Subpractice 4: Confirm the completeness and correctness of the items in the configuration management system. Completeness and correctness of the content is based on the requirements as stated in the plan and the disposition of approved change requests.
Subpractice 5: Confirm compliance with applicable configuration management standards and procedures.
Subpractice 6: Track action items from the audit to closure.
Generic Practices by Goal
GG 1 Achieve Specific Goals
The process supports and enables achievement of the specific goals of the process area by transforming identifiable input work products to produce identifiable output work products.
GP 1.1 Perform Specific Practices
Perform the specific practices of the configuration management process to develop work products and provide services to achieve the specific goals of the process area.
GG 2 Institutionalize a Managed Process
The process is institutionalized as a managed process.
GP 2.1 Establish an Organizational Policy
Establish and maintain an organizational policy for planning and performing the configuration management process.
This policy establishes organizational expectations for establishing and maintaining baselines, tracking and controlling changes to the work products (under configuration management), and establishing and maintaining integrity of the baselines.
GP 2.2 Plan the Process
Establish and maintain the plan for performing the configuration management process.
This plan for performing the configuration management process can be included in (or referenced by) the project plan, which is described in the Project Planning process area.
GP 2.3 Provide Resources
Provide adequate resources for performing the configuration management process, developing the work products, and providing the services of the process.
Examples of resources provided include the following tools:
Assign responsibility and authority for performing the process, developing the work products, and providing the services of the configuration management process.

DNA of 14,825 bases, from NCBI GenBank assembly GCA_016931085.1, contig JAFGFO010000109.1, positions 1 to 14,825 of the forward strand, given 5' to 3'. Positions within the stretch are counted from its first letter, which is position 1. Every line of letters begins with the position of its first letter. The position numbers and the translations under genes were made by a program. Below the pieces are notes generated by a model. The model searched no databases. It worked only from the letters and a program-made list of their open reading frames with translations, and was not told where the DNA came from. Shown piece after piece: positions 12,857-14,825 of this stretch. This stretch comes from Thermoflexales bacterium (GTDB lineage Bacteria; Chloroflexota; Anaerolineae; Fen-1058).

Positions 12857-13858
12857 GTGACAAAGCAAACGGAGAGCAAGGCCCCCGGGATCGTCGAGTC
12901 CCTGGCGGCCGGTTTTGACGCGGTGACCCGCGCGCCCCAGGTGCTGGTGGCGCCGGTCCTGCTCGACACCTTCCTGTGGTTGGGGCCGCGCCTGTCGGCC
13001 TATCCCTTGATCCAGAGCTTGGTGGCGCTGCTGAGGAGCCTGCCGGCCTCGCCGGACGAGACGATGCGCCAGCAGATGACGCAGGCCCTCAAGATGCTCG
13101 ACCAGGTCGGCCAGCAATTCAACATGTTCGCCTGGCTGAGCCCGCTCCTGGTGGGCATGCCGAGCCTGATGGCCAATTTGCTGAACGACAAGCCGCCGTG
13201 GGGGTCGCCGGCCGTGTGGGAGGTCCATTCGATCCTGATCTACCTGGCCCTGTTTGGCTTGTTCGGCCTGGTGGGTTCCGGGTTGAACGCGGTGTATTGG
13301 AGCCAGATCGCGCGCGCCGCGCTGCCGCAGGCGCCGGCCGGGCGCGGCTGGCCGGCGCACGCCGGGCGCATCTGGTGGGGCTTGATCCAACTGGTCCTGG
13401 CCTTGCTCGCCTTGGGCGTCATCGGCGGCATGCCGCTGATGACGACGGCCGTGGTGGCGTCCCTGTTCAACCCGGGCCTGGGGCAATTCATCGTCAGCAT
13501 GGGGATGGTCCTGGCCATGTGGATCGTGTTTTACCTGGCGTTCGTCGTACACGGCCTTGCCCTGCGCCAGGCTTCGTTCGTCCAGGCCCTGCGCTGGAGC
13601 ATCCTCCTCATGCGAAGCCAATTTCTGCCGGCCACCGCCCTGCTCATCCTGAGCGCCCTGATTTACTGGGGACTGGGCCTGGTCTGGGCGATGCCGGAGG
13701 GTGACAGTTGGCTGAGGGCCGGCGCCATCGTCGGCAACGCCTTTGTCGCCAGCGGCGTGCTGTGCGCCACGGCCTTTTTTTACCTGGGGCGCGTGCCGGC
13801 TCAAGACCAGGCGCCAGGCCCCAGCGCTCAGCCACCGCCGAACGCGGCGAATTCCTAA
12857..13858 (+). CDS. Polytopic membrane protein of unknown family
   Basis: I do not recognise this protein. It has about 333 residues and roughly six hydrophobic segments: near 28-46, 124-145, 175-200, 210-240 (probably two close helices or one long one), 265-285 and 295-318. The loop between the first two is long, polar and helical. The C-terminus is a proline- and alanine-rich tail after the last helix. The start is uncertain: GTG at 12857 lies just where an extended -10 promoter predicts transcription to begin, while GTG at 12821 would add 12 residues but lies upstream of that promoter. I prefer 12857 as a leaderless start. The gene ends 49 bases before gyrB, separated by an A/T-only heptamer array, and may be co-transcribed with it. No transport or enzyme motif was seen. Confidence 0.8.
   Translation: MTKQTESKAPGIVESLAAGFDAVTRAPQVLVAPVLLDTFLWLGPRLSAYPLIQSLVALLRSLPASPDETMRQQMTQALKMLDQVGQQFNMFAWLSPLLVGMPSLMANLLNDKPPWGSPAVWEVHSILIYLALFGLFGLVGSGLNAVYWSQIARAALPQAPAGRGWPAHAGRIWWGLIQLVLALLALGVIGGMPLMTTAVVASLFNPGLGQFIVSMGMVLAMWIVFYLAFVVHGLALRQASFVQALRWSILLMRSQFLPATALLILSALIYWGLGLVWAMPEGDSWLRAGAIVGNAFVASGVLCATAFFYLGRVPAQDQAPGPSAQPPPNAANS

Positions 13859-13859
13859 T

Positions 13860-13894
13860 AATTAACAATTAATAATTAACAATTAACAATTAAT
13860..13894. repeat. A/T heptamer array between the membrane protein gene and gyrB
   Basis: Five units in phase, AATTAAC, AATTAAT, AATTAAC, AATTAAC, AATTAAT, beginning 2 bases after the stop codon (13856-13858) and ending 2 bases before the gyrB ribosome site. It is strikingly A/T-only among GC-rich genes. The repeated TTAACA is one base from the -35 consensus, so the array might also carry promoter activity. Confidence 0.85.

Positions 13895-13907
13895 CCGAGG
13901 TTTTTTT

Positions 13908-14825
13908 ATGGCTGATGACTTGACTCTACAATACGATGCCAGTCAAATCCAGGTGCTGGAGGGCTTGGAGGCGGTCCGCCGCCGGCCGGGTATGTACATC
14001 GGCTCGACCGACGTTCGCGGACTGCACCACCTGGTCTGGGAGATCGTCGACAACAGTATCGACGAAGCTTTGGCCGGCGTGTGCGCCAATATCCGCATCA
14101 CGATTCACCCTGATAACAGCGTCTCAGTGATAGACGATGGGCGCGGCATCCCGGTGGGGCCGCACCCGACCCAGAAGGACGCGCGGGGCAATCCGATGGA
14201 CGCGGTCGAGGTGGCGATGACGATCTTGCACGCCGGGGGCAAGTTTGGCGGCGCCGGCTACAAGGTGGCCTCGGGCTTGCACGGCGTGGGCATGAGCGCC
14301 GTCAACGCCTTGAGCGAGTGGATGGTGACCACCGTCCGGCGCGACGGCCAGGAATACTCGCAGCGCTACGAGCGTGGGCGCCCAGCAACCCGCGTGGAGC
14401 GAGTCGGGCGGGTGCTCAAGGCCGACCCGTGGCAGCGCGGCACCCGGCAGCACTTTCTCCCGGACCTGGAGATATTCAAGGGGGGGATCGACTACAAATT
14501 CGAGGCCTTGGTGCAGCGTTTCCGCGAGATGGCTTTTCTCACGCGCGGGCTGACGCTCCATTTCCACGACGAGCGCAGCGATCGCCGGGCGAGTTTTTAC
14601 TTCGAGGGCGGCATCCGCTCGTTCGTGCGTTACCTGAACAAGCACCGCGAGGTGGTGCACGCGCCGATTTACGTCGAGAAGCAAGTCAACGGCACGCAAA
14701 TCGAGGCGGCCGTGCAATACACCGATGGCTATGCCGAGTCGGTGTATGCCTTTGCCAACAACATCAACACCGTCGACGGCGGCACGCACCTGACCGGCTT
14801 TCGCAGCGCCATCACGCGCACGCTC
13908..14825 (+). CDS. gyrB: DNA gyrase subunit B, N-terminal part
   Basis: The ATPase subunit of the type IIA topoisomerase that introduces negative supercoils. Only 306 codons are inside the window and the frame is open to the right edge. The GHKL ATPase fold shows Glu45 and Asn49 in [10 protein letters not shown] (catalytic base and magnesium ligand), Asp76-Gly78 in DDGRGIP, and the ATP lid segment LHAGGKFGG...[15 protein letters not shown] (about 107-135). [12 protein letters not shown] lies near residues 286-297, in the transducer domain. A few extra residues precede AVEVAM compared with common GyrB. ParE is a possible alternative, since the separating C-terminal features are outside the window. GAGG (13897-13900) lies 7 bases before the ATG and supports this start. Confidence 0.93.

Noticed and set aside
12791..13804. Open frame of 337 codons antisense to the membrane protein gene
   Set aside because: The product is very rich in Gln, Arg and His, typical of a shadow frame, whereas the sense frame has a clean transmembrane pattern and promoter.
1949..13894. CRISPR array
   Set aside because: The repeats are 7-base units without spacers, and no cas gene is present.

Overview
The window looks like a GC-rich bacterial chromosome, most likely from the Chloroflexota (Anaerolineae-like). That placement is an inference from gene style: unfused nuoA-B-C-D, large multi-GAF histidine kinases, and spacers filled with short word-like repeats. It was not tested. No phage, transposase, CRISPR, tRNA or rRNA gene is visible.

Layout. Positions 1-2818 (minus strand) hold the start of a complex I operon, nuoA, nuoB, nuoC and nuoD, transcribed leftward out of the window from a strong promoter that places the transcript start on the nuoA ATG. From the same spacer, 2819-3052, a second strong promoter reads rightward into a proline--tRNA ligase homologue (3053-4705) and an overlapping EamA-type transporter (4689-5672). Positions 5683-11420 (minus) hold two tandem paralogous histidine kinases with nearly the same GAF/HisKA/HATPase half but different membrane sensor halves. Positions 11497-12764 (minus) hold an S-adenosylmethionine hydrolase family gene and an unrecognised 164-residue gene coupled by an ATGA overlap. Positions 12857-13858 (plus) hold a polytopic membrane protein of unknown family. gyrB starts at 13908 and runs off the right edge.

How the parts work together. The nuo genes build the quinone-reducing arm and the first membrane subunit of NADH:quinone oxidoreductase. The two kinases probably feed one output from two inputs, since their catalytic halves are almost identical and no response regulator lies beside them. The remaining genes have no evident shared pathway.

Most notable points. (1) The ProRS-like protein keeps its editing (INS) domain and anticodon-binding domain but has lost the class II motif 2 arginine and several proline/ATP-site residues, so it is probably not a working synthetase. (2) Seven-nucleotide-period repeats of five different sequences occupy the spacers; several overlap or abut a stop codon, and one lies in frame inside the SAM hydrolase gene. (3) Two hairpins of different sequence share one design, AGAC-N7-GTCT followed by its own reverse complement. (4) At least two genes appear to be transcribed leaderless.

GP 2.5 Train People
Train the people performing or supporting the configuration management process as needed.
Examples of training topics include the following:
Place designated work products of the configuration management process under appropriate levels of control.
Examples of work products placed under control include the following:
Identify and involve the relevant stakeholders of the configuration management process as planned.
Examples of activities for stakeholder involvement include the following:
Monitor and control the configuration management process against the plan for performing the process and take appropriate corrective action.
Examples of measures and work products used in monitoring and controlling include the following:
Objectively evaluate adherence of the configuration management process against its process description, standards, and procedures, and address noncompliance.
Examples of activities reviewed include the following:
Review the activities, status, and results of the configuration management process with higher level management and resolve issues.
GG 3 Institutionalize a Defined Process
The process is institutionalized as a defined process.
GP 3.1 Establish a Defined Process
Establish and maintain the description of a defined configuration management process.
GP 3.2 Collect Improvement Information
Collect work products, measures, measurement results, and improvement information derived from planning and performing the configuration management process to support the future use and improvement of the organization s processes and process assets.
Examples of work products, measures, measurement results, and improvement information include the following:
The process is institutionalized as a quantitatively managed process.
GP 4.1 Establish Quantitative Objectives for the Process
Establish and maintain quantitative objectives for the configuration management process, which address quality and process performance, based on customer needs and business objectives.
GP 4.2 Stabilize Subprocess Performance
Stabilize the performance of one or more subprocesses to determine the ability of the configuration management process to achieve the established quantitative quality and process-performance objectives.
GG 5 Institutionalize an Optimizing Process
The process is institutionalized as an optimizing process.
GP 5.1 Ensure Continuous Process Improvement
Ensure continuous improvement of the configuration management process in fulfilling the relevant business objectives of the organization.
GP 5.2 Correct Root Causes of Problems
Identify and correct the root causes of defects and other problems in the configuration management process.
Software-Quality-Assurance.org is an independent Web Site that presents information about CMMi and Software Quality Assurance.
No guarantee (or claim) is made regarding the accuracy of this information. Any questions or comments should be sent to:-